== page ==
Drug and alcohol abuse in the nation, especially rural areas, combined with child abuse and neglect and poverty make teaching and learning difficult for children who hurt physically or mentally, are hungry, lack proper clothing or live in unsafe environments, Baylor said.

Low-income parents often are overwhelmed without the means to cope effectively, and those feelings often get passed along to their children in the form of insufficient nurturing, negativity and a general failure to focus on their children’s needs, she said.

“I cannot tell you specifically how other after-school programs across the country measure up, but I can tell you for sure what the funding provided to BRS Inc. accomplishes for the 450 students and their families that we serve,” she said.

Besides the vast array of programming, Blue River Services partners with local community action agencies to effectively make a positive impact on those struggling with alcohol and other drug abuse issues involving youth, she said.

“Our after-school programming is perhaps the only source of supplemental enrichment in literacy and math, nutrition education, technology and extracurricular activities that many students may have,” she said.

“We work to connect students and families with community supports to ensure we offer an effective and affordable way to help children and families overcome obstacles,” she said. “We level the playing field by ensuring that 21st CCLC students are afforded the same opportunities more affluent children have. Essentially, we are conquering a wealth of social issues one school at a time.”

Blue River Services also provides after-school programming at North Harrison Middle School, Eastern High School and Medora High School.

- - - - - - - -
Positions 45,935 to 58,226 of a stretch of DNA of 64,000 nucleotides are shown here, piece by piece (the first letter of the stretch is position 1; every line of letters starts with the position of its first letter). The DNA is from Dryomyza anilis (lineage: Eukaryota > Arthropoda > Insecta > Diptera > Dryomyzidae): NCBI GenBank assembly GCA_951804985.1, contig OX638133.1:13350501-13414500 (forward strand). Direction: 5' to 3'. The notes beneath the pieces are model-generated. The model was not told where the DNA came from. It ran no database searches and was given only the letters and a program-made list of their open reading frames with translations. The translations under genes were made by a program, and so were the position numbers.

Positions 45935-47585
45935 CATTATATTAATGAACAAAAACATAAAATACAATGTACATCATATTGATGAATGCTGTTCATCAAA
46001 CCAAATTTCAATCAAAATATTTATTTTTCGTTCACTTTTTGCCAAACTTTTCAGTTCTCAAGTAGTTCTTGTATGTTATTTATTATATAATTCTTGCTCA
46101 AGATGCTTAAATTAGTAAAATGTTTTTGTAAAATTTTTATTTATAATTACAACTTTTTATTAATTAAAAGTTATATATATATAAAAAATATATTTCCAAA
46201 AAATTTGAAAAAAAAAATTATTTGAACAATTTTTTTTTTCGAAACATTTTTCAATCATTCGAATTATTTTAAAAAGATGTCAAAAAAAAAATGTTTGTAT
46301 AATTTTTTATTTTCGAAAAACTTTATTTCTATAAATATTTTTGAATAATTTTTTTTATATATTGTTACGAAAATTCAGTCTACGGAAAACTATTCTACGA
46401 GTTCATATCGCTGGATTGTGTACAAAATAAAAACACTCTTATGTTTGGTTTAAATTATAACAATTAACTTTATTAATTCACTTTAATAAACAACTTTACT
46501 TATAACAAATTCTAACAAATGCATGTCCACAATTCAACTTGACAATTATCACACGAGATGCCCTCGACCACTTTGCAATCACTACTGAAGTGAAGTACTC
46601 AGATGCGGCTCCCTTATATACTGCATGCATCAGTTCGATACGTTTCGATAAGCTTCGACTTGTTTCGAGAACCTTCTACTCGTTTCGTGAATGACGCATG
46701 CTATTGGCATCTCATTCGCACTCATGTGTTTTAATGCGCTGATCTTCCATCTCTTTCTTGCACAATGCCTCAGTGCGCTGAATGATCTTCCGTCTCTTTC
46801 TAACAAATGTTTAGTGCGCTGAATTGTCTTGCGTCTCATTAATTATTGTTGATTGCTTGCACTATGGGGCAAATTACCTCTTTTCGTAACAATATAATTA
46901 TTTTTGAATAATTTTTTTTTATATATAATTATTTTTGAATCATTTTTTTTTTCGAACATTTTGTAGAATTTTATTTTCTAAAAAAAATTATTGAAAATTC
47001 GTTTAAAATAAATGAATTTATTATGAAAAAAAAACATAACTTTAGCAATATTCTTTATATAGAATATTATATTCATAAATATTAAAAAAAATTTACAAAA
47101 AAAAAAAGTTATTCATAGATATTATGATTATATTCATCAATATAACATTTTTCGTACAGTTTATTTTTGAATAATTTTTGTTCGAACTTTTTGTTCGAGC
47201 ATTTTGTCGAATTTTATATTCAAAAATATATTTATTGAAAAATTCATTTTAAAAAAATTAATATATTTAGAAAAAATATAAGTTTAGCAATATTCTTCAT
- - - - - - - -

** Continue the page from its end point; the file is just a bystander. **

The elementary programs focus on improving student achievement in reading and math, middle school programs concentrate on science, technology, engineering and math and high school programs work to enhance college and career readiness, Baylor said.

This is the fourth year for Medora’s Reach for a Star after-school program, which is free for students in kindergarten through eighth grade. It runs from 3 to 6 p.m. every school day.

They receive snacks for the first half-hour before concentrating on homework for an hour. The rest of the time is spent participating in club activities and special events. There also are family night events and service learning projects.

With 55 students involved in that program, school officials wanted to come up with an opportunity for high-schoolers focusing on improving test scores and getting them ready for college and a career.

The DELTA Club came about this school year after Medora received a 21st Century Community Learning Centers grant. It runs from 3 to 6 p.m. Monday through Thursday and is offered to freshmen through seniors. DELTA stands for determination, excellence, leadership, talent and achievement.

The club, which has 14 students enrolled, provides homework assistance, Advanced Placement college courses, more than 75 electives, credit recovery, life skills, study skills, field trips, guest speakers and postsecondary preparation.

Medora has funding for the DELTA Club for the next three school years.

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For information, search for “Medora’s Reach for a Star Afterschool Program” or “Medora High School DELTA Club” on Facebook or call 812-966-2201.